He further advocated that the Mosque should be seen as a sanctuary where people can find peace and comfort and be made to feel welcome, and a spiritual centre of the Muslim community.
Returning to current advances in technology, Dr Rafeek said that even before man reached the present stage of development there were predictions that science will so overtake and overwhelm the world that religion and God would become irrelevant.
So much so that secular thinkers like George Bernard Shaw and H.G. Wells viewed the dawning of the 20th century as marking "the close of history's religious phase".
Even as late as 1957, UNESCO's first Director-General Mr Julian Huxley was quoted as saying that God was "beginning to resemble, not a ruler, but the last fading smile of a cosmic Cheshire cat".
Dr Rafeek argued, however, that with all the scientific knowledge and technological advancements, on the night of December 31, 1999, "the entire world was humbled, trying to predict, but no one knowing exactly what would happen at the time of the roll-over".
"Billions of dollars and a tremendous amount of manpower," he said, "were expended in preparation for what was branded the Y2K problem. Yet no one in the world was sure as to what would happen on that night."
More to the point, he said "that night, man's limitations were exposed for all to see when the attention of the entire world was focused on what would happen in New Zealand at the turn of the millennium".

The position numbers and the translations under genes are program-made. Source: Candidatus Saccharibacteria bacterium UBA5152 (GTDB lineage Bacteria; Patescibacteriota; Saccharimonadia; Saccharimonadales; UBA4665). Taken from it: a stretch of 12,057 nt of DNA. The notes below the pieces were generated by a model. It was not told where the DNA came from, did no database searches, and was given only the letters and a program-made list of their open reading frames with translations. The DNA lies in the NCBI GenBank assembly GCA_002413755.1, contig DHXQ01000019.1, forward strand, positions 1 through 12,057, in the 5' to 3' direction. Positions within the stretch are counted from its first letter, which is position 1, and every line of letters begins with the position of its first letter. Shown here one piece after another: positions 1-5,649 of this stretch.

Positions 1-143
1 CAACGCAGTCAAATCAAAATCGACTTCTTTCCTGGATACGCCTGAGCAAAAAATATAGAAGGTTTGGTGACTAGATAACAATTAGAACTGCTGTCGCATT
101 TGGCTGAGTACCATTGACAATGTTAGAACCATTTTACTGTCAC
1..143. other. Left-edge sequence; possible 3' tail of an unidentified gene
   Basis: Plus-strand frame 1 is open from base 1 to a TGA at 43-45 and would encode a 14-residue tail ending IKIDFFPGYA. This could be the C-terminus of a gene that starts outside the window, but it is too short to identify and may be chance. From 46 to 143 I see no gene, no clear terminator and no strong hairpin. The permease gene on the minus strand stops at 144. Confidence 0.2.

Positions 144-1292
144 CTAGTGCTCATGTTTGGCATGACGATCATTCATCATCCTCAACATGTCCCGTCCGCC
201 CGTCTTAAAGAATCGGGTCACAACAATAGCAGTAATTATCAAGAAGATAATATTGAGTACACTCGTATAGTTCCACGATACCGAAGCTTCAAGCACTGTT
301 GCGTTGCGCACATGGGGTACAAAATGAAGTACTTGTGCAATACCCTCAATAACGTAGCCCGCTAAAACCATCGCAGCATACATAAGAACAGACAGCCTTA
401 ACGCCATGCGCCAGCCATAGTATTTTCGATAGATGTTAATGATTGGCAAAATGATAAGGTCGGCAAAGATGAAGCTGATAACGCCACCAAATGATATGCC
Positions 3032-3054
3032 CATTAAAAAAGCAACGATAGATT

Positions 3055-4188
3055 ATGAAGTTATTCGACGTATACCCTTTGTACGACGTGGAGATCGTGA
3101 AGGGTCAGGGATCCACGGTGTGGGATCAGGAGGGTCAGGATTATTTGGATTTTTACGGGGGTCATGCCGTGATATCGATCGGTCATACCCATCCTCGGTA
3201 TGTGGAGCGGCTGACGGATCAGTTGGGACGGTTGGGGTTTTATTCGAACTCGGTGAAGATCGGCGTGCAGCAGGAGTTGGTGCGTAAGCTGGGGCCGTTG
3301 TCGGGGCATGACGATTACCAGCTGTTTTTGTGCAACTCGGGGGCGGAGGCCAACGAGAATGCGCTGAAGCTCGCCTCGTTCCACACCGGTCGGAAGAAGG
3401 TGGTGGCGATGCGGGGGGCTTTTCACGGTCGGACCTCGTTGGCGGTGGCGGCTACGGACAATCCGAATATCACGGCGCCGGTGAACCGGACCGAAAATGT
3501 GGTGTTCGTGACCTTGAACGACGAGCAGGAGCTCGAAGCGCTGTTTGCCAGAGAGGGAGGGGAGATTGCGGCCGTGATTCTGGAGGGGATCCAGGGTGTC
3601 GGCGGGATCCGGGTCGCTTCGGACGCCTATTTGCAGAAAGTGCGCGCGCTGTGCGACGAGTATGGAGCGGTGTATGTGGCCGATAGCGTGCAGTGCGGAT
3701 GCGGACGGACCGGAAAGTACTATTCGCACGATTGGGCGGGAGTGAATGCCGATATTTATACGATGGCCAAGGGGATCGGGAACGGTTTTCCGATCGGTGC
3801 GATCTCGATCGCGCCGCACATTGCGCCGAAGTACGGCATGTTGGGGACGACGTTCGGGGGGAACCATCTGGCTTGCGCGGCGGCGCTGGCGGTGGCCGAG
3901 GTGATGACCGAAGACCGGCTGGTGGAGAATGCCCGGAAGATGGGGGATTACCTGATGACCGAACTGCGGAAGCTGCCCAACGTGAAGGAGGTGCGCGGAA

The lesson here, he said was that despite the many advances scientifically, "we must never deny God His place in our lives lest we do so at our own peril".
"The central message must always be submission to a higher being and recognising our own limitations," he said.
Closer to home, Dr Rafeek urged that to ensure the survival of the Ruby Jamaat the leaders must pay special attention to its youths and young children given the difficulties of keeping them within the `straight and narrow'.
What with the influence of the television; the proliferation of the use of illegal drugs and its easy availability; the culture of promiscuity and the high incidence of HIV/AIDS at our doorsteps; and the glamorisation of crime and criminal activities, "we need desperately to get a hold on our young people".
Contending that no amount of legislation or government policing will be able to deal effectively with these issues, Dr Rafeek expressed the view that control has to come from the home and the religious institutions.
Here he noted that the Ruby Complex had the opportunity of being an excellent training ground for instilling good moral values in children, provided that there were innovative activities to attract them.
In reality, he said, a Mosque is not always an attractive place for a young person. "You have to develop innovative ways of attracting the youths to this complex. And prayers and lectures will not be enough. Develop activities compatible with the religion of Islam which will allow the young people to have an affinity for this complex."
In closing, Dr Rafeek urged the leaders of the Jamaat: "Do it now before it is too late, and we lose an entire generation."